Trump stokes pre-election fear of immigrants to drive voters

Posted November 01, 2018

Donald Trump has stirred up another controversy by revealing his plans to sign an executive order that ends the constitutional right of birthright citizenship in the United States.

Trump's plans to end the policy further escalates his administration's efforts to promote immigration as a major campaign issue before the November 6 midterm elections.

Mifubaby, a Beijing-based agent offering services for pre- and post-maternity services in Los Angeles and Saipan, said it was not easy to amend the U.S. constitution so there was little need to worry now.

Trump says White House lawyers are reviewing his proposal.

THE FACTS: Scholars widely pan the idea that Trump could unilaterally change the rules on who is a citizen.

More news: Meghan beats Prince Harry at gumboot throwing competition

Further, the Immigration and Naturalization Act (INA) of 1952, the basic body of USA immigration law, also says that a "person born in the United States who is subject to the jurisdiction of the United States is a U.S. citizen at birth". "Oh, yeah? Everybody born here is a citizen, so says the Constitution".

Many legal and constitutional experts, too, have said such a move would go against the Constitution and amount to the president overstepping his powers. He also added that the executive order is already "in the process".

Ryan's initial reaction to Trump's proposal was, "You obviously can not do that". His administration announced the deployment of 5,200 troops to protect the frontier as the "caravan" continues to advance - though it is still weeks, if not months, from reaching the U.S. border. He said he wants to use an executive order to end the practice by which children born in the USA of non-citizen or illegal immigrant parents are immediately a citizen.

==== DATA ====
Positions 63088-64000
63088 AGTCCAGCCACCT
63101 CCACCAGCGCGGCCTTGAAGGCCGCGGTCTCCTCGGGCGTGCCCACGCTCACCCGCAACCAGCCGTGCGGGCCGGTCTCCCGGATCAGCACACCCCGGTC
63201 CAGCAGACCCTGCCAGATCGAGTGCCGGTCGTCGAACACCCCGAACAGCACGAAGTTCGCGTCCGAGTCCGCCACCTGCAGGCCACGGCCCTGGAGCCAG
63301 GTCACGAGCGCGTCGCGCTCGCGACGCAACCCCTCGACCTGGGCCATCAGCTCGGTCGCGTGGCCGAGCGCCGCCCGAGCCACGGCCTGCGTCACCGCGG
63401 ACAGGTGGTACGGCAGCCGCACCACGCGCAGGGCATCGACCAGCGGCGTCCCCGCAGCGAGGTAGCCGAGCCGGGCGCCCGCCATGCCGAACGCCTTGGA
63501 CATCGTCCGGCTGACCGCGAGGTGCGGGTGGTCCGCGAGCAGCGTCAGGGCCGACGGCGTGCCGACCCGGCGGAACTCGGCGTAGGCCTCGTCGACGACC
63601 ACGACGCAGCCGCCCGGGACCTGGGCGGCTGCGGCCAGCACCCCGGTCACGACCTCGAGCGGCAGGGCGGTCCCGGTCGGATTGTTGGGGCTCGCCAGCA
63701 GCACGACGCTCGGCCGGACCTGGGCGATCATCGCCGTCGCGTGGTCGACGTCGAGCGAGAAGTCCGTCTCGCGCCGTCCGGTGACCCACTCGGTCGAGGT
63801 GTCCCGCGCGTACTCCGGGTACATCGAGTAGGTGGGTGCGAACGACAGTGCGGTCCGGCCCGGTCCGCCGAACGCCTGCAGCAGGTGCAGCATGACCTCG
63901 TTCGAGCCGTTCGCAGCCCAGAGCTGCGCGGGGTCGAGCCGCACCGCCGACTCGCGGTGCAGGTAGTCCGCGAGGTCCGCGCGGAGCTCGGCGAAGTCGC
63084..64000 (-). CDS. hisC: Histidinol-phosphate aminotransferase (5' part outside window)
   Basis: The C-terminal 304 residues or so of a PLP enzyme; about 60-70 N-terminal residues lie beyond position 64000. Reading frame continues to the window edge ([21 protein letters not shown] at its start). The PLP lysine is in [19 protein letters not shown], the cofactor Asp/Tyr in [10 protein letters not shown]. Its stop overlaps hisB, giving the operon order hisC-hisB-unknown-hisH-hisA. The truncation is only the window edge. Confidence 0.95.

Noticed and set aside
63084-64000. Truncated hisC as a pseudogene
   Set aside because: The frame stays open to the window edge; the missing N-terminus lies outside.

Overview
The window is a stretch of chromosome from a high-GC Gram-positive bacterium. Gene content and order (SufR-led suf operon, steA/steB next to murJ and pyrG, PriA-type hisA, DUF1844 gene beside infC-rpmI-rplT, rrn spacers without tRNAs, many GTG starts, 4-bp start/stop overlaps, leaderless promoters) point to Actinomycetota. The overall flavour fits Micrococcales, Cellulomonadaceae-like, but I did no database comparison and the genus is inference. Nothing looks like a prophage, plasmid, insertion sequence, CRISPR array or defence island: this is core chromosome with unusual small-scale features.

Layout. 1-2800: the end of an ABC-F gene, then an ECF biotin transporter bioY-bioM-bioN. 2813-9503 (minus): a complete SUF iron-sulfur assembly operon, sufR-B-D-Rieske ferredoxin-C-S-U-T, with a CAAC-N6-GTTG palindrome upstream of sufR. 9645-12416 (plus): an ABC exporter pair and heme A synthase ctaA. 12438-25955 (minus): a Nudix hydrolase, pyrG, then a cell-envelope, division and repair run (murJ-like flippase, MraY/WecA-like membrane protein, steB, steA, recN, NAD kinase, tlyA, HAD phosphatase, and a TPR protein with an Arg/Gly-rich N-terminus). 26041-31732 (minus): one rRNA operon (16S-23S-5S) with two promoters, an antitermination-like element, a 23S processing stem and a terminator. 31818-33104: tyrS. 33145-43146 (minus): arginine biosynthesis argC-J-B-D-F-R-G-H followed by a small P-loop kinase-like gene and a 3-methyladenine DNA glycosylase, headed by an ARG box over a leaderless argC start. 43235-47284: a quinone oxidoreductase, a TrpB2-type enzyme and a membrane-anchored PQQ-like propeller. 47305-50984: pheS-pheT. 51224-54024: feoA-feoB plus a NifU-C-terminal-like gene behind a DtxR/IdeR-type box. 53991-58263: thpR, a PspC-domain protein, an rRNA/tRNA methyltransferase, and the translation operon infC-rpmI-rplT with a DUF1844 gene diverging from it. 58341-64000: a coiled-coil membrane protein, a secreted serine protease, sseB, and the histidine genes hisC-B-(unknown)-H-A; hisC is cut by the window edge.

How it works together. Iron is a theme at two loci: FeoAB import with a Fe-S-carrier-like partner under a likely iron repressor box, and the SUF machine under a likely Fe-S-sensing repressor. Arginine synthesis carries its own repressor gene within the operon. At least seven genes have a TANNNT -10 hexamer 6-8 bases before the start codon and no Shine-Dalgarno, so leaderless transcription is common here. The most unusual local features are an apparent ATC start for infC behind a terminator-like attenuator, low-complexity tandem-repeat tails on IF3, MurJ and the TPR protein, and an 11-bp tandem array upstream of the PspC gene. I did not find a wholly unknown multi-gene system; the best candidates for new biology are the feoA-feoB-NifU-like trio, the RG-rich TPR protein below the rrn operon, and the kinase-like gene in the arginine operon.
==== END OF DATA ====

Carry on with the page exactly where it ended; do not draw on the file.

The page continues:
Trump's remarks mark another escalation in his hardline stance on immigration ahead of United States midterm elections on November 6 that could see the Democrats regain some degree of power. "They are as "subject to the jurisdiction" as those of us who were born here".

Trump claimed that the U.S. was unique in granting birthright citizenship.

More news: Ninth Child Dies in Virus Outbreak at NJ Center

Both the 14th Amendment and the INA include this clause. Trump has also barred a migrant caravan coming from Central America from entering the country. "It is not covered by the 14th Amendment because of the words 'subject to the jurisdiction thereof.' Many legal scholars agree".

On Wednesday, Mr Trump took to Twitter to vent his ire at the most powerful congressional Republican.

The among about 30 countries where birthright citizenship - the principle of jus soli or "right of the soil" - is applied, according to the World Atlas and other sources.

Harvard Law professor Laurence Tribe criticized Trump's idea of revoking birthright citizenship, tweeting that "if the 14th Amendment could be wiped out with the stroke of Trump's pen, the whole U.S. constitution could be erased that way". "If you are born in this country, you are an American". We didn't like it when Obama tried changing immigration laws via executive action, and obviously as conservatives we believe in the Constitution.

Trump could argue that children of unauthorized immigrants aren't subject to United States jurisdiction.

More news: Trump And Global Far Right Celebrate Brazil Authoritarian's Presidential Win